Kenya

H.E. Mr. Mwai Kibaki, President

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  • 67th Session
    H.E. Mr. Mwai Kibaki
    President

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22 September 2011 (66th Session)

Statement:
Statement Summary: 

MWAI KIBAKI, President of Kenya, said this session of the General Assembly offered opportunities to promote mediation as a tool for conflict management and peaceful settlement of disputes. The role of regional organizations — the African Union, the East African Community and the Intergovernmental Authority on Development (IGAD) — was increasingly important, including in the continued search for global peace and security. IGAD was at the forefront to peace efforts for Somalia and Sudan, and he was pleased Kenya’s role in both situations remained crucial. He welcomed South Sudan to the community of nations, saying that that success story exemplified the potential of regional organizations “to resolve complex and deep rooted conflicts”.

The recent improvement in the security situation in Mogadishu, Somalia gave a lot of optimism, he said, urging the Organization and international community to seize the moment to support IGAD and the Transitional Federal Government in efforts to restore lasting peace and stability there. As a first step, the international community must enhance the mandate of the African Union Mission in Somalia (AMISOM), providing it the necessary resources to extend its coverage and control. “In addition, we must support the [Transitional Federal Government] in the implementation of the Kampala Accord that spells out a range of political processes necessary for the attainment of sustainable peace and development in Somalia,” he said.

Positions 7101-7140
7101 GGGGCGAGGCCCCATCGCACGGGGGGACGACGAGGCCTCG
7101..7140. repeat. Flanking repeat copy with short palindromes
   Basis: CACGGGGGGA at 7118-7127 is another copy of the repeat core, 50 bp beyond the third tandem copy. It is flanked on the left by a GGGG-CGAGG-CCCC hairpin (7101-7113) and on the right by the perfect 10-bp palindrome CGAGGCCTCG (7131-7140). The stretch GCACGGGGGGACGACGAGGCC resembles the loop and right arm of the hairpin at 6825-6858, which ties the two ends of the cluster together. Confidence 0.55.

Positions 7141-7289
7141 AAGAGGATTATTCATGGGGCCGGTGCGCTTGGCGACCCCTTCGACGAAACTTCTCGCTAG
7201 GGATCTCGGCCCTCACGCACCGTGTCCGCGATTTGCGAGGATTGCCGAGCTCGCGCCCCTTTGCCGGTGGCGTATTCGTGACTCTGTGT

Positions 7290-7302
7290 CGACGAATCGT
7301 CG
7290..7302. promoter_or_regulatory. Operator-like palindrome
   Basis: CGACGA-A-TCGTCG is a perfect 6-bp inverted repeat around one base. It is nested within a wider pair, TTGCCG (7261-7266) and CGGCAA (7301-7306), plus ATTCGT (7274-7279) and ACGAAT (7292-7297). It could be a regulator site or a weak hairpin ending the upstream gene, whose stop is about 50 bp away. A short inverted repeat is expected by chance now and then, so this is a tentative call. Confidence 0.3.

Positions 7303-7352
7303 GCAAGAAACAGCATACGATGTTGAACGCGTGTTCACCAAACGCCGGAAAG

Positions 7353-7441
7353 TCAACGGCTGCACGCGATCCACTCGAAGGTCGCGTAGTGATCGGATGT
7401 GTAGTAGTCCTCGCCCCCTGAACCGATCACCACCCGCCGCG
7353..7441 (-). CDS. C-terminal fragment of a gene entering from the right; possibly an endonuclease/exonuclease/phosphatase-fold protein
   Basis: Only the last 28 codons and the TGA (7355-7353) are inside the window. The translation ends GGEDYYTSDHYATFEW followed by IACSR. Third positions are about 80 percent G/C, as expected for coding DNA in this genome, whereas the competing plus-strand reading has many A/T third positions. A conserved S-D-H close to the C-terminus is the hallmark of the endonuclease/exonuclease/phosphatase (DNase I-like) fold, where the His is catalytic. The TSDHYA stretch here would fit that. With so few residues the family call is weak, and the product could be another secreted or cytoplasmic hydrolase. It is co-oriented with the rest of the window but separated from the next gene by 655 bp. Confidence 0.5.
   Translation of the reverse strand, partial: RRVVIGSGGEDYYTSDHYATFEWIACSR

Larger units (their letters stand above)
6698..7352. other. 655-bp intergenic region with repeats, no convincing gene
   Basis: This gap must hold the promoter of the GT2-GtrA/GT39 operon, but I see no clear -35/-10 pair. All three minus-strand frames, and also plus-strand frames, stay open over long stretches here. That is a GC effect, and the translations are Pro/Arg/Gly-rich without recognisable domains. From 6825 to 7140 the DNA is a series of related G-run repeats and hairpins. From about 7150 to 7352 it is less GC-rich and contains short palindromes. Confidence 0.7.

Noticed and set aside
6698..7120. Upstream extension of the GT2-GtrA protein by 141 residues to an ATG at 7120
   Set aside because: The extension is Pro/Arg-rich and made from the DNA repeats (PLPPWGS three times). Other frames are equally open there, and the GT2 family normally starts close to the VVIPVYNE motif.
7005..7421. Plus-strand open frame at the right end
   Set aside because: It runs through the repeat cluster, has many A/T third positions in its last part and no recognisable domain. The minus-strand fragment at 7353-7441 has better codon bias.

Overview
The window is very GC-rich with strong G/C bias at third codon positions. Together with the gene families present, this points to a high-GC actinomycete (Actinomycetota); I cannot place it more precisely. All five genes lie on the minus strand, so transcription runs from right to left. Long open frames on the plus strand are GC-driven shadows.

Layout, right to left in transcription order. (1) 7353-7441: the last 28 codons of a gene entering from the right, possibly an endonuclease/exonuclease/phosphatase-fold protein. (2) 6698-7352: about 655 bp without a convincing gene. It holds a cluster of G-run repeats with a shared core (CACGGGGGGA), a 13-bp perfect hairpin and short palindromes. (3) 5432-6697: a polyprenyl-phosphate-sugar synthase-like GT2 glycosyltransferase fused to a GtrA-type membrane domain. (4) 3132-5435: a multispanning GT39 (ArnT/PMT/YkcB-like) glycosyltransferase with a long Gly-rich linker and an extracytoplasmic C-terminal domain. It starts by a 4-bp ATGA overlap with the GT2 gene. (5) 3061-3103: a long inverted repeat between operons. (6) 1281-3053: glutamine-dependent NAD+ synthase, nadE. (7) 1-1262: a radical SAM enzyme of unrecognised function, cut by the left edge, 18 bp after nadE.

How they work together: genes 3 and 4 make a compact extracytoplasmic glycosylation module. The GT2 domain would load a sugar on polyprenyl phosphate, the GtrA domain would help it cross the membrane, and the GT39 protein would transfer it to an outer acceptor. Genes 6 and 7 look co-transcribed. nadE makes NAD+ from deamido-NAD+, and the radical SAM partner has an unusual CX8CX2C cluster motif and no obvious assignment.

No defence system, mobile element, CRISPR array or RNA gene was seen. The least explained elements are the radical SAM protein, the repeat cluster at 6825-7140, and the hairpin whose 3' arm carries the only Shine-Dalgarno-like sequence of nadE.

He said the complex challenge of climate change continued to manifest itself in the Horn of Africa; as the Assembly was aware, the region was currently experiencing the worst drought in 60 years, resulting in a severe crisis affecting more than 12 million people. Increased environmental stress, loss of livelihoods and intense competition for scarce resources, had sometimes led to armed conflict among neighbouring communities. “This reality calls on us to enhance the regional capacity for early warning systems and adequate response arrangements,” he said.

The scale of climate change called for sustained action, and Kenya hoped the “COP 17” meeting in Durban would deliver African expectations for adaptation measures. Kenya believed international organizations working on the environment should be streamlined and given sufficient support. In that, the transformation of the United Nations Environmental Programme into a specialized agency was critically important. On the issue of Palestine, he called for realization of the two-State solution, in which Palestine’s 1967 borders were upheld, while the peace and security of Israel was guaranteed. He added his hope that Palestine be welcomed into the community of nations “with full membership in the United Nations”.